Toll-booth tourism: Egypt more than doubles visa fees
A tourist visa to Egypt will soon cost $60, more than double the current price.
Egyptian airport authorities leaked the foreign ministry's decision to raise the price of an entry visa at all air, land and sea ports, from the current $25 fee.
The price hike, which will go into effect on 1 March, was immediately criticised by tourism companies.
The Tourism Companies Chamber released a statement condemning the move, saying it would harm the flow of tourists to Egypt, especially during a time that several foreign countries advise against travel to the country.
It also criticised the high fees for archeological sites in Egypt.
Immigration authorities, the Tourism Companies Chamber and port authorities were told of the decision this week, but there has not yet been an official statement from the foreign ministry.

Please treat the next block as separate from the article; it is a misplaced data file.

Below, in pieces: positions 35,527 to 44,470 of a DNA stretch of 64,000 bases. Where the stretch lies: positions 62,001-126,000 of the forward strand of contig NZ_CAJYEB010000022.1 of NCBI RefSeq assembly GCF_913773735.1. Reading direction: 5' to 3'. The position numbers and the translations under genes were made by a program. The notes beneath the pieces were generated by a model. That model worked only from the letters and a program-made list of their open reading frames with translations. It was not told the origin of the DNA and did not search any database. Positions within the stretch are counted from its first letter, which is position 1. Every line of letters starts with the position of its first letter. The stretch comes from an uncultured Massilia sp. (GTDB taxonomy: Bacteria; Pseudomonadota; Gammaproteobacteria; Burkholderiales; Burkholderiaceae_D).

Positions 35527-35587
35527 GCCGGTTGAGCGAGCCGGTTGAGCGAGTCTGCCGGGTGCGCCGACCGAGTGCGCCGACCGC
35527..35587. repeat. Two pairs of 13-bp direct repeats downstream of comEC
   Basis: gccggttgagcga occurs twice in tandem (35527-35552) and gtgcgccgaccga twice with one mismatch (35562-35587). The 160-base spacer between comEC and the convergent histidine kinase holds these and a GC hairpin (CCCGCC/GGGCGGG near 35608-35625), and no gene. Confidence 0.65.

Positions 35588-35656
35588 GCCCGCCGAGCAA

To add to the confusion, a twitter user in Holland shared a price list online that appears to show some exemptions to the high prices, permitting some nationalities to obtain a visa for 20 euro.
Egypt's economy is heavily dependent on tourism, but the industry has failed to completely recover since the revolution of 2011 and subsequent political instability discouraged many foreign travellers.
An all-time high of around 15 million visitors in 2010 led many Egyptians to invest heavily in the tourist trade, but visitor numbers have never returned to those heights and attempts to boost tourism have been thwarted by successive disasters.
In 2015 a Russian aeroplane was downed in the Sinai Peninsula, killing all passengers. The subsequent visitor numbers for 2016 compare unfavourably even with the poor returns of 2012.
Meanwhile in a completely different branch of government, the Egyptian interior ministry are reportedly developing a modern e-visa system, designed to ease travel to the country.
Egyptian news agencies said this week that President Sisi encouraged the implementation of the system, modelled on the existing Turkish process, during a meeting with his "Supreme Council for Tourism".